Load balancing WordPress with Nginx

In previous post, I discussed about setting up WordPress blog on raspberry pi. This article explains load balancing requests using Nginx in front as reverse proxy. Load balancing across multiple instance of application is a way to maintain the availability and performance of WordPress.

Load balancing is more than just throwing in a load balancer. There are other things to consider and separate out. In this example, we will setup Nginx on one server which will act as load balancer and two instance of application (WordPress) on other two servers. I have kept MySql database on one of web server to keep things simple and easy to follow from previous article.

WordPress saves content such as images, config and plugins in file system. We also need a network location to share the files between server so we don’t have to replicate the them between web servers.

Server Setup Overview

This article assumes the use of following servers. All servers are Setup on Raspberry Pi 3+ running latest version of Raspbian Stretch Lite (debian based distribution for ARM architecture).

  • Load Balancer
    • Private I.P 192.168.1.162
    • Nginx
  • Web Server 1
    • Private I.P 192.168.1.163
    • Apache Web Server
    • MySql Database (Ideally you want a dedicate database host)
  • Web Server 2 (192.168.1.164)
    • Private I.P 192.168.1.164
    • Apache Web Server
  • Samba Server
    • Private I.P 192.168.1.160

Install Nginx

Lets begin by installing Nginx web server. Ssh to the host where you want to setup the load balancer. This example uses host with I.P 192.168.1.162

sudo apt-get install nginx
sudo apt-get install nginx

post installation you will need to start the nginx service

sudo service nginx start

Point your browser to http://192.168.1.162 from any computer in network. The browser will show default Nginx page which means that the installation is successful and web server is listening to port 80

Hello from nginx!
Nginx default web page

Setting Nginx as HTTP load balancer

In order to configure the Nginx for load balancing, we need to define few special directive in server block configuration of Nginx. Nginx create one server block named default. We can modify the same server block for our example. Open the default server block file located at /etc/nginx/sites-available/ in a text editor such as nano.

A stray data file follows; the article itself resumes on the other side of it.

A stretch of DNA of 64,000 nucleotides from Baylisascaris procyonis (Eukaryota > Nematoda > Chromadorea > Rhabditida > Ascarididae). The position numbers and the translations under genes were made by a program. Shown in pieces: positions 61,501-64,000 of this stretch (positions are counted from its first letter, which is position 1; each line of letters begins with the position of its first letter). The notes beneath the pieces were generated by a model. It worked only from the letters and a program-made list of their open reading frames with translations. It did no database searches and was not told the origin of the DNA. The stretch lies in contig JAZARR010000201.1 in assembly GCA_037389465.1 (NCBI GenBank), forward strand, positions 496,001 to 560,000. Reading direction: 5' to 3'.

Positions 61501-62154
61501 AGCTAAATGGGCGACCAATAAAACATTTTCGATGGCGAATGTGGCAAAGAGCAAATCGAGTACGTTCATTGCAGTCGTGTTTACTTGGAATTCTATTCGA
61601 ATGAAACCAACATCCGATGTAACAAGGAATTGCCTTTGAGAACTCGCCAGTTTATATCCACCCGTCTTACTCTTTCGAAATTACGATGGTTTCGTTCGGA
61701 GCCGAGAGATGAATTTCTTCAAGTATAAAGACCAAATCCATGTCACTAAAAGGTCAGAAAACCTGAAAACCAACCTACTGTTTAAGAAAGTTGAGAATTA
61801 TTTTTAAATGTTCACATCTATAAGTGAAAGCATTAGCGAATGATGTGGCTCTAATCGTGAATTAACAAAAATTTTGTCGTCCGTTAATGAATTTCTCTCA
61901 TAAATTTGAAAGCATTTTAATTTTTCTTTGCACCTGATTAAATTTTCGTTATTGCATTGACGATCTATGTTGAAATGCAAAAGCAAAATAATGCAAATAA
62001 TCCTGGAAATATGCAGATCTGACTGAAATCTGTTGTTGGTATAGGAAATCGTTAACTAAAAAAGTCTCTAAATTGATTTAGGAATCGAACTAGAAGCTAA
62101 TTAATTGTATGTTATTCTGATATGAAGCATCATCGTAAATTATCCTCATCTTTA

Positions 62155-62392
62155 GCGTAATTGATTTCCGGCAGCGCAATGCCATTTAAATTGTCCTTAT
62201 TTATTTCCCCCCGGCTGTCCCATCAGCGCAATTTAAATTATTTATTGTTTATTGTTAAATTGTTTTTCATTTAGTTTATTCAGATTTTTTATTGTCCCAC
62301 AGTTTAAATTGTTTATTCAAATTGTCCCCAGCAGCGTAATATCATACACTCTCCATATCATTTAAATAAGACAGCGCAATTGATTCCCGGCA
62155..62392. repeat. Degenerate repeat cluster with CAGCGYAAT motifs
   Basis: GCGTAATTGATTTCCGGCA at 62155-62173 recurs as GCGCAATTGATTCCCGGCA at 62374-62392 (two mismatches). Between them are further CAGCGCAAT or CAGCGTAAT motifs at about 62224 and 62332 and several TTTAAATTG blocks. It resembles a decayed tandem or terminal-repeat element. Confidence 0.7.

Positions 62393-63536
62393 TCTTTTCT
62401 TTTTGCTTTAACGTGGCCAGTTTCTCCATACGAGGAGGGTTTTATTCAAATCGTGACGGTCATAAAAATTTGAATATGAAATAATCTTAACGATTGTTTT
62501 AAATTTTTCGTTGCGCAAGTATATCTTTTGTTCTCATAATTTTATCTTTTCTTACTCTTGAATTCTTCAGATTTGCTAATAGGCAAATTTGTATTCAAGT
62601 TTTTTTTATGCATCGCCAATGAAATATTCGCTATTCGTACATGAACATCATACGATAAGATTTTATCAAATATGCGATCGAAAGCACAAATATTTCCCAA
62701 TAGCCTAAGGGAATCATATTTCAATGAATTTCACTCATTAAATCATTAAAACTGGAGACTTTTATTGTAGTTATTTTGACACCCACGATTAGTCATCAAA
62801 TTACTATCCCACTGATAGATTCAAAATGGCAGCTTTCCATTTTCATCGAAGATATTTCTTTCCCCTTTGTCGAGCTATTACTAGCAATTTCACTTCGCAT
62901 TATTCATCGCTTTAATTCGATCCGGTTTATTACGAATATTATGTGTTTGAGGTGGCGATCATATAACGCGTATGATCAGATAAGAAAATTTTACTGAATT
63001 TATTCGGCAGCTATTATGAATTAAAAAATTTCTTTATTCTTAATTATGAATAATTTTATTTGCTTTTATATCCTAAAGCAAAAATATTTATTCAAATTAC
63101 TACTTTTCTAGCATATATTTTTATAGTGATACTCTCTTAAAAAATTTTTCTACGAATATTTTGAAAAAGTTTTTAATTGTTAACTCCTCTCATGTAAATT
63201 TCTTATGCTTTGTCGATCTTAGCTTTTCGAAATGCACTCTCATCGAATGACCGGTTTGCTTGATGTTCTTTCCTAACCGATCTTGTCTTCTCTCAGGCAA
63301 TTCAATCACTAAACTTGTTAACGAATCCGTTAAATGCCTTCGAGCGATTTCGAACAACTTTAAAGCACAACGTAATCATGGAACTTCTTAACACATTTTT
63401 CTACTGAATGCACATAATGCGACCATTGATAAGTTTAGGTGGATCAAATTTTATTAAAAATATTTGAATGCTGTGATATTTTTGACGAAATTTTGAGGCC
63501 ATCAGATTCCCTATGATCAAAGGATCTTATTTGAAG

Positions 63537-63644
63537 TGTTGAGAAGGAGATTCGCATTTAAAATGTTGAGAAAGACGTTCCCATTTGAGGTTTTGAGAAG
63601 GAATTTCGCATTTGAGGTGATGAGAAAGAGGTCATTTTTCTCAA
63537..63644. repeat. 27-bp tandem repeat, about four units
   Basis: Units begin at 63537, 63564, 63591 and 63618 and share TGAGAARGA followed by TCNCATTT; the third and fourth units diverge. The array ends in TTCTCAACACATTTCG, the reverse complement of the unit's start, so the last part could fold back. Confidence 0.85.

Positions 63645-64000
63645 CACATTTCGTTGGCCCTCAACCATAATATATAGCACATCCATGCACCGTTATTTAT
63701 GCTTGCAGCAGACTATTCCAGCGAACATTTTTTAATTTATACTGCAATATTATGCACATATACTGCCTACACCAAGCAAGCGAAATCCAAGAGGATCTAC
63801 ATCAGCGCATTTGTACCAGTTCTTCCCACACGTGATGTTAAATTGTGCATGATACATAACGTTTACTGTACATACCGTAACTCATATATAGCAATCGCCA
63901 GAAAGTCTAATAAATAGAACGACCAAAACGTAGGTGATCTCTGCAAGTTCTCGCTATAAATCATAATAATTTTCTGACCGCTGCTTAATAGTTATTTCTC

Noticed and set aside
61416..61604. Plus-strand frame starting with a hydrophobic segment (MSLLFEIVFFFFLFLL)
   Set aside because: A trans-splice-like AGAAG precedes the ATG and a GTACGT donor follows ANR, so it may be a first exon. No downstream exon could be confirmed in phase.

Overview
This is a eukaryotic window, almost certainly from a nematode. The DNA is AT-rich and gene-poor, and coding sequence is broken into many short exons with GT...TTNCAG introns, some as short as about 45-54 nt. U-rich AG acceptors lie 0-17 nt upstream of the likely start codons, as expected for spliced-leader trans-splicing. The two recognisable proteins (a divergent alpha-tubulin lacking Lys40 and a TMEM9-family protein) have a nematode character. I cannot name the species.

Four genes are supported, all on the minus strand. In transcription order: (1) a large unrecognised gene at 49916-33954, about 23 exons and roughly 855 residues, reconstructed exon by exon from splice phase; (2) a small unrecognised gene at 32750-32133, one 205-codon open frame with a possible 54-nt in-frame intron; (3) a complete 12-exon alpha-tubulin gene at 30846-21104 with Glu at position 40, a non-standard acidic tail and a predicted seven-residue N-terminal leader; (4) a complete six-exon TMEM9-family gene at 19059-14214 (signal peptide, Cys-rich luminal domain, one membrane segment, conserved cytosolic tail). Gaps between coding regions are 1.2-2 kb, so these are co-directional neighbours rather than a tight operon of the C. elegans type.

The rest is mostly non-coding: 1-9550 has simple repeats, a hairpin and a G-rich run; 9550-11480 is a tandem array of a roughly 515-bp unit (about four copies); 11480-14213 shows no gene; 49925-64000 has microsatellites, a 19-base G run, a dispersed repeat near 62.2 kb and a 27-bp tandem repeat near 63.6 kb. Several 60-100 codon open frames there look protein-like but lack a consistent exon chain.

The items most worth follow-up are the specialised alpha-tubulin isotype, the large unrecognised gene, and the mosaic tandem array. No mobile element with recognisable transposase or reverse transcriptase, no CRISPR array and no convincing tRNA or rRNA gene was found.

sudo nano /etc/nginx/sites-available/default

remove everything in default configuration file and enter the following. Least there are two directives upstream and server

upstream wpapp {         
     server 192.168.1.163;         
     server 192.168.1.164;         
 }
 server {         
     listen 80;        
     location /  {             
         proxy_pass http://wpapp;         
     }    
 }

The server directive specifies that http requests to port 80 will be proxied to the server group wpapp. In this example we are load balancing between 2 instances of the application running on 192.168.1.163 and 192.168.1.164. If unspecified, load balancing method defaults to round-robin. Save the file and exit (Cntrl+X and Enter). Enter the following command to check if there is any syntax problem with Nginx configuration and then restart Nginx service.

sudo nginx -t
sudo service nginx restart

Setup application instances

In earlier post, I’ve setup the WordPress application on single instance, we can follow same steps on our second instance 192.168.1.164 except installing and setting up database. We don’t need new database. WordPress should connect to same database which is running on 192.168.1.163. This way both application instances will be pointing to this database.

Ideally you may want to setup database on its own dedicated host/server but I am just leaving that part for the sake of simplicity and continuation.

Please note that there are chances that you’ll not be able to connect database from 192.168.1.164. That is caused by default Mysql configuration which doesn’t let MySql server to connect to remote clients. Lets make changes in order to connect Mysql remotely.

Ssh to 192.168.1.163. Open up the configuration file

sudo nano /etc/mysql/mariadb.conf.d/50-server.cnf

and change the line

bind-address           = 127.0.0.1
to
#bind-address          = 127.0.0.1

restart the Mysql service

sudo service mysql restart

Now as the WordPress is setup on second instance, we are ready with our little load balancing setup. Point to your browser to http://192.168.1.162. The request will be forwarded to one of the running instance of application in round-robin fashion. We however still need to add a network file location for sharing plugins, themes and media files between application instances.

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